- 88% of data breaches are caused by human error
- Employees between the ages of 18 and 30 are five times more likely to admit to errors that compromised cybersecurity
- IT reps can leverage integrated Risk Management and Analytics to address misconfigurations and vulnerabilities, including human-triggered ones
A new study indicates that nine in 10 data breaches are caused by mindset lapses, pinning the root cause of almost all cyber incidents on insiders. Stanford University Professor Jeff Hancock believes employees are reluctant to admit to their errors if employers judge them too harshly.
The report, Psychology of Human Error, combines survey data and insights from Hancock, a professor of communication, to explain the mindset behind human lapses. Its authors hope the results can help businesses understand how to prevent incidents from happening so they can’t turn into breaches.
According to the study, 88% of data breaches are caused by human error outright. Nearly half of the employees in Tessian’s survey say they are “very” or “pretty” certain they have made a mistake at work that had security repercussions for themselves or their company.
Employees between the ages of 18 and 30 were five times more likely to admit to errors that compromised cybersecurity, versus just 10% of workers over 51. Professor Hancock proposes this may be because younger workers are actually more aware that they have made a mistake while older generations place more importance on self-presentation and respect in the workplace.
“They may be more reluctant to admit they’ve made a mistake because they don’t want to ‘lose face.’ Businesses, therefore, need to de-shame the reporting of mistakes,” Hancock reasoned.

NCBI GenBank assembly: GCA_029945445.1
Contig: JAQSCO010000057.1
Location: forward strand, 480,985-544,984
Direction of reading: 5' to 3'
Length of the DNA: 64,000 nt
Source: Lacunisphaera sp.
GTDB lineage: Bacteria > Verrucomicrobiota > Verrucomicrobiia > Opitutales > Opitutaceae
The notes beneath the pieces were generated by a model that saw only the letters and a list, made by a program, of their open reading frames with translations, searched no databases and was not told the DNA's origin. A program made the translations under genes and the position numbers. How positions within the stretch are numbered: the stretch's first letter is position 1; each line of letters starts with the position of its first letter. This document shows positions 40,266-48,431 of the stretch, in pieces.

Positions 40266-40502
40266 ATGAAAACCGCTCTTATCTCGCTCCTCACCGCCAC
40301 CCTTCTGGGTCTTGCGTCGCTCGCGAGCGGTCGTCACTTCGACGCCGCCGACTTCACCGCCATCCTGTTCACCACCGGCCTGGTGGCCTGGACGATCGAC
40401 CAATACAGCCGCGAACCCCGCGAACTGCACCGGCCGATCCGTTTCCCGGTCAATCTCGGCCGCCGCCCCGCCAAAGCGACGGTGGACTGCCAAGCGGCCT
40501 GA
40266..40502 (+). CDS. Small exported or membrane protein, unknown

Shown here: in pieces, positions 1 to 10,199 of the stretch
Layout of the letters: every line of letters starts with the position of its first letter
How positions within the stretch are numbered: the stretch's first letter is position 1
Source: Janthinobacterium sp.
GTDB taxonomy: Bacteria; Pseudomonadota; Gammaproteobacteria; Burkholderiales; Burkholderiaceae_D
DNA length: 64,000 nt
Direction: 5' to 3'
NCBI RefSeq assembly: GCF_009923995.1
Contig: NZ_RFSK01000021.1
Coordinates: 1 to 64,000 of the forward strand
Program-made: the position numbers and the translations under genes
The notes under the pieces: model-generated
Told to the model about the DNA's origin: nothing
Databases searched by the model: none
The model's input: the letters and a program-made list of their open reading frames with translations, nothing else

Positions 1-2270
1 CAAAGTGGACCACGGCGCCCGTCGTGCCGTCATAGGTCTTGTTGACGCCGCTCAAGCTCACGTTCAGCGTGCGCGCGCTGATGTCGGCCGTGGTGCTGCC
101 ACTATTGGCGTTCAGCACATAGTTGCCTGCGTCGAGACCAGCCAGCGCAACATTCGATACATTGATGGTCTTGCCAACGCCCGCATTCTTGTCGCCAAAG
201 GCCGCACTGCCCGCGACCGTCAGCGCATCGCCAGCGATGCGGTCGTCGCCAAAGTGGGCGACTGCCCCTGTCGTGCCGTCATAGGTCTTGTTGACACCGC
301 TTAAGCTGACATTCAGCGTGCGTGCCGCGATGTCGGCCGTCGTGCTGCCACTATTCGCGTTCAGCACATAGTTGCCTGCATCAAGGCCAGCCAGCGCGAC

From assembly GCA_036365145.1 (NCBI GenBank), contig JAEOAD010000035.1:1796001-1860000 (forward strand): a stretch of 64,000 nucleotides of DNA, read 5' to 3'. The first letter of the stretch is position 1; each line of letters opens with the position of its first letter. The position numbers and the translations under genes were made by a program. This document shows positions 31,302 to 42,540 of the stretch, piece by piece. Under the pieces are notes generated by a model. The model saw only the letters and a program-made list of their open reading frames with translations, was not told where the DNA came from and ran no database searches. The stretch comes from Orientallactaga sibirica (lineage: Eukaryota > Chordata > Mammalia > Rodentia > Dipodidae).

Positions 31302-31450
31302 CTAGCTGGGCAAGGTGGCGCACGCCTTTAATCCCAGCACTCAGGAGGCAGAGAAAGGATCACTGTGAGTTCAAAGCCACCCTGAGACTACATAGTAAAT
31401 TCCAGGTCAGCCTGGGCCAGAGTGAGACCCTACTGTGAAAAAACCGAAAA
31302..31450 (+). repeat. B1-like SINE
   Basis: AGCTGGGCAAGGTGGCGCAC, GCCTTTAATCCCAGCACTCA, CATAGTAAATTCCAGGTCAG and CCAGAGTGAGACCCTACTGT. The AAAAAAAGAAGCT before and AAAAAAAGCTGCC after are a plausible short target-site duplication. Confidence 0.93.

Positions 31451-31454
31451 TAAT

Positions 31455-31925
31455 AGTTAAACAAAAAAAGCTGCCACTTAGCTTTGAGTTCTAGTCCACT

One in four employees said they have clicked on a phishing email at work. Men were twice as likely as women to fall for phishing scams, with 34% of male respondents saying they have clicked on a link in a phishing email, versus just 17% of women. Older employees were the least susceptible to phishing scams, with just 8% of workers over 51 saying they had clicked on a phishing link.
Researchers suggest companies might need to tailor security training to different age groups if they want the teachings to stick. Furthermore, not all employees are cybersecurity savvy.
“Your employees are focused on the job you hired them to do and when faced with to-do lists, distractions, and pressure to get things done quickly, cognitive loads become overwhelming and mistakes can happen,” according to the report.
Other findings include:
- 45% of respondents cited distraction as the top reason for falling for a phishing scam
- 57% of remote workers admit they’re more distracted when working from home
- the top reasons for clicking on phishing emails are: the perceived legitimacy of the email (43%) and the fact that it appeared to have come from either a senior executive (41%) or a well-known brand (40%)
According to the report, businesses must take a more humane approach to prevent mistakes from turning into serious security incidents.
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